Nobody could have predicted?

    1. I've said, here, many times that I thought McCulley was the true brains in the Pimco barn.

    2. Same as the folks that wrote the Supply Side Nightmare Scenario.

      There is so much capital floating about, that interest rates cannot go up, because there is insufficient demand for manufactured products. The 'newly liberated' are not consuming like their counterparts in the US and Europe, they are savers.

      It has thrown a spanner in the works.

      Supply Side Nightmare


    3. They'll work for peanuts, and then, save the freakin' peanuts, meanwhile American workers are out of work (or, if they can find work, are working for a wage that requires gov. assistance just to survive.)

      Yeah, "supply side" is a hell of a plan.

  25. Seditious Republicans Spend Paid Vacation Instigating Rebellion Among Military Generals

    Tea Party Republican Congressman Doug Lamborn of Colorado is spending his seven week paid vacation “behind the scenes” urging military generals to resign in protest of President Obama’s policies.

    This is very different from Allan West’s attempt to instigate a military rebellion via Facebook, as reported by Justin Baragona on Friday. True, West and Lamborn rely on Tea Party mythology to rally dissent within the military. However, as a former one-term Congressman, West is reduced to making his case on Facebook. Lamborn is a sitting Congressman and a member of the House Armed Services Committee with all the power that comes with those positions. He is also trying to incite rebellion at the highest levels of the military.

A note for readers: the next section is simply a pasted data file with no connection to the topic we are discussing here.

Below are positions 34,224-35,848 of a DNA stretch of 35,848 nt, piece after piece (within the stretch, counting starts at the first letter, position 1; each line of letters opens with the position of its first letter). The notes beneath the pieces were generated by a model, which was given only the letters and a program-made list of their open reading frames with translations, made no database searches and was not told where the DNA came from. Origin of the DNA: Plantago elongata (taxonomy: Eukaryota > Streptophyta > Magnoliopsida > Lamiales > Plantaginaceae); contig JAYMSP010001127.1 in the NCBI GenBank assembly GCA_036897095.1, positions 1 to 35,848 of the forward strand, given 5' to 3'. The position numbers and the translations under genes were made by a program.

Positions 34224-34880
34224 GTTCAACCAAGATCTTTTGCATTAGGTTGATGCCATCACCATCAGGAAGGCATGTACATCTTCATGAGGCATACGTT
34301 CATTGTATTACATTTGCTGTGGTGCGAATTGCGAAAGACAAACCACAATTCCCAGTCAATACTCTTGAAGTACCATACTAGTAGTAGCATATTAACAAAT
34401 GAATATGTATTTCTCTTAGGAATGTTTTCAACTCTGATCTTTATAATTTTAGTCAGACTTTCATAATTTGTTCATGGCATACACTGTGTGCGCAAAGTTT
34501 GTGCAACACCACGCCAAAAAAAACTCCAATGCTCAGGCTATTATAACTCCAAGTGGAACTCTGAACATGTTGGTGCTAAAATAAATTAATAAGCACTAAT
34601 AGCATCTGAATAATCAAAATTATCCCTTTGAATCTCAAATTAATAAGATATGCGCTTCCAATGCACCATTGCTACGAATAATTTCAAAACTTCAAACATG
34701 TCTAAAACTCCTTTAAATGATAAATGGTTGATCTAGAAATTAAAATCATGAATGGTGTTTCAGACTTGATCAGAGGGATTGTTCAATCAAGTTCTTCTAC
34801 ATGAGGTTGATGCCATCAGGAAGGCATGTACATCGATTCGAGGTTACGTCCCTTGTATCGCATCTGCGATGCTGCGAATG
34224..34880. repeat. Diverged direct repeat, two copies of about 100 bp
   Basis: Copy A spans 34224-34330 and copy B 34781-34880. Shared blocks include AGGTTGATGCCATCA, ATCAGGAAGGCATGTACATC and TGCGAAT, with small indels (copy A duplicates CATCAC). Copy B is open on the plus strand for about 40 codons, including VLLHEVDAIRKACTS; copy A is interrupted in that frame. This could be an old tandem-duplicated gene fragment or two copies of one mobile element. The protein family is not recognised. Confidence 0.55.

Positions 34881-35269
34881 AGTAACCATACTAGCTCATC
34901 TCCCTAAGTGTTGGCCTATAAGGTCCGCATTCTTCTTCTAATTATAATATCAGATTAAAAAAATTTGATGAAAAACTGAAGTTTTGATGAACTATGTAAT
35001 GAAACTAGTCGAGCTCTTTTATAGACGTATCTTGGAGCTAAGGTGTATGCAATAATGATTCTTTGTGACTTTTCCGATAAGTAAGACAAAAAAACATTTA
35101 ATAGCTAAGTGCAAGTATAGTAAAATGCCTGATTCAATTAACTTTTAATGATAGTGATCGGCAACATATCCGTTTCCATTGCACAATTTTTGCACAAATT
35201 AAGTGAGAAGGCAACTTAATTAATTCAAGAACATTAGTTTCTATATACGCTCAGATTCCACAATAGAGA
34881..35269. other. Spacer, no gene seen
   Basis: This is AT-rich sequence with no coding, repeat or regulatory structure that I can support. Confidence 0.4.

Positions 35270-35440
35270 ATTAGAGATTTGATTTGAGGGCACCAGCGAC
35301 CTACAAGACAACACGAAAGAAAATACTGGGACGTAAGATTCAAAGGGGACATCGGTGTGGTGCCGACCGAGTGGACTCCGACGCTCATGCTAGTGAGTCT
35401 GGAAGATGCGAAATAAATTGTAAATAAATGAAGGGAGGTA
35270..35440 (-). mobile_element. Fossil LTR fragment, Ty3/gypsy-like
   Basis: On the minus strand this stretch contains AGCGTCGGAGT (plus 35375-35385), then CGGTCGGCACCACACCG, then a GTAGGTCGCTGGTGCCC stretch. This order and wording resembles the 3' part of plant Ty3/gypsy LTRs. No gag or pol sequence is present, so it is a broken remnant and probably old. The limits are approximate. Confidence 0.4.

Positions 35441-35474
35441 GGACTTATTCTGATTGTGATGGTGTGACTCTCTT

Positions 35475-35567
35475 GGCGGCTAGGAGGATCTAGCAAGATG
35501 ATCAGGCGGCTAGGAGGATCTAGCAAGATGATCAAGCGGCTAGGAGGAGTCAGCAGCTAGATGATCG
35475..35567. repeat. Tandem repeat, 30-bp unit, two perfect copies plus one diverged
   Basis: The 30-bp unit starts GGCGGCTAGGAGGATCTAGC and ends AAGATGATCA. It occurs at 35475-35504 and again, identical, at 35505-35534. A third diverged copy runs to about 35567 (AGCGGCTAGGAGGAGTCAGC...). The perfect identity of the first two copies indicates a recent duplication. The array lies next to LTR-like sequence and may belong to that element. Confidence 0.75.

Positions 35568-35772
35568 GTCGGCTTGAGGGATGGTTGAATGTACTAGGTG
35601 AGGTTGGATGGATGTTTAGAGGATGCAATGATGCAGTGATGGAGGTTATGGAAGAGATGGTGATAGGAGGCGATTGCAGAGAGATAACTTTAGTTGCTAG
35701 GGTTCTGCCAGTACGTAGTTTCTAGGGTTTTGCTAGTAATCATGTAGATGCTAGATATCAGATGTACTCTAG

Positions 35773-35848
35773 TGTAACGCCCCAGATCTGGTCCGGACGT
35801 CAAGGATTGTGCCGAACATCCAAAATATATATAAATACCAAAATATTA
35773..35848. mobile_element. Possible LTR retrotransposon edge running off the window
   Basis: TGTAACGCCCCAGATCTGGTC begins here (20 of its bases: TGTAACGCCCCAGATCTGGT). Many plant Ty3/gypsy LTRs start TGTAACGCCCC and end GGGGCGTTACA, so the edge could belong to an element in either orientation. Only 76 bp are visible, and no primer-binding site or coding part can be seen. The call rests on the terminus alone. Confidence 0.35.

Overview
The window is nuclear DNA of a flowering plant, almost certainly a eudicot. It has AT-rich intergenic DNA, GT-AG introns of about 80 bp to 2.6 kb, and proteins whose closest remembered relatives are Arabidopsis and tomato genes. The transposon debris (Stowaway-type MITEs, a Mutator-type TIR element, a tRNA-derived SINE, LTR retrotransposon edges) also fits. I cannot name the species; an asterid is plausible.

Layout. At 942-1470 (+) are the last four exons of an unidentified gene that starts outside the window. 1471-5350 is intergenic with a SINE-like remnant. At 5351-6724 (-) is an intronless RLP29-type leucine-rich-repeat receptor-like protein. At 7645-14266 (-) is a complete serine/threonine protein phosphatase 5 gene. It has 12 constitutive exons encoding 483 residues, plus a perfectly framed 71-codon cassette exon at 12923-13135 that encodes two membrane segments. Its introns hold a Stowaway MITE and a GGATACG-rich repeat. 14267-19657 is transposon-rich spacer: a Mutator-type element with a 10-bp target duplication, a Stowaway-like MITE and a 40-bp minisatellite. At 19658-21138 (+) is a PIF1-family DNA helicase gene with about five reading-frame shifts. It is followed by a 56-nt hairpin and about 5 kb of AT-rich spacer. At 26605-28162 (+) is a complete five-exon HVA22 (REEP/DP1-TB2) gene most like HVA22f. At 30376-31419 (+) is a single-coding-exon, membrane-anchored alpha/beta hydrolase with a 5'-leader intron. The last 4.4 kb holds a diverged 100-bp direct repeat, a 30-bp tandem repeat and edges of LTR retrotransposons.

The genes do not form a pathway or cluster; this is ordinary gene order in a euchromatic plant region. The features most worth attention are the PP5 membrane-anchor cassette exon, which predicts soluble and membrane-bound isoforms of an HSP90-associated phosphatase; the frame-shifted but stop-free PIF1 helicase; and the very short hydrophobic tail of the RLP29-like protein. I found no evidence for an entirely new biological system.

According to Cory Hutchins of Main.com, Lamborn admitted that he and unnamed others are asking Generals to quit the military during a meeting with 50 Tea Party supporters in a bar basement on Tuesday night.

  26. Ayn Rand?

    Wasn't that Deuce's old heroine before he turned left?

  27. Eye on the News

    Heather Mac Donald

    Comparing American Cops with Islamic Terrorists

    With his U.N. speech, President Obama sinks to a shameful new low.
    25 September 2014

    'The idea that the Ferguson riots were the result of a predatory police force tantamount to sectarian murderers in the Middle East is a poisonous calumny. The threat to America’s blacks comes almost exclusively from other blacks, not from the police. Every year, thousands of African Americans are gunned down by other African Americans, with no attention from the media and local government officials. The homicide death rate for blacks in Los Angeles, for example, like in most other American cities, is ten times that for whites. It’s not whites or police officers who are gunning down black Angelenos, it’s other blacks, killing in cold blood, also at ten times the rate of white and Hispanic homicide commission combined.'


    Worst President ever.